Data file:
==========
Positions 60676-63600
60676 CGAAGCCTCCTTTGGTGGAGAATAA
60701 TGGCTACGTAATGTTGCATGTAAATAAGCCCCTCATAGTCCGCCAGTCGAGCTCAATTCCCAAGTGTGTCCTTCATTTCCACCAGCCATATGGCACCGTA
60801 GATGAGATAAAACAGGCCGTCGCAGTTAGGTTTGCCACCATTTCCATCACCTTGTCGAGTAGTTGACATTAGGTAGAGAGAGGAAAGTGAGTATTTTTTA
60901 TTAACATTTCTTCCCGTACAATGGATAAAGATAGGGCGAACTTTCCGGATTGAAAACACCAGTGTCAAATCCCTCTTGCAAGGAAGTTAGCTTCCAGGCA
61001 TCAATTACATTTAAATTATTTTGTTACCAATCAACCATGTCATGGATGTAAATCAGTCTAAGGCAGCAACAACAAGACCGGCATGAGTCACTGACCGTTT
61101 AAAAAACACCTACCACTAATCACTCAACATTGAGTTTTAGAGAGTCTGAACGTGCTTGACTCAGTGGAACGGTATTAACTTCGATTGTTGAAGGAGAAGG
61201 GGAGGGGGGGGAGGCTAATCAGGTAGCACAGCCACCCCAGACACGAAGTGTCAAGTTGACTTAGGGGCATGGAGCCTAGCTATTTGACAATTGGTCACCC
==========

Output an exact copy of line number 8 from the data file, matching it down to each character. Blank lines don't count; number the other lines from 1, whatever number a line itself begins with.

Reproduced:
61201 GGAGGGGGGGGAGGCTAATCAGGTAGCACAGCCACCCCAGACACGAAGTGTCAAGTTGACTTAGGGGCATGGAGCCTAGCTATTTGACAATTGGTCACCC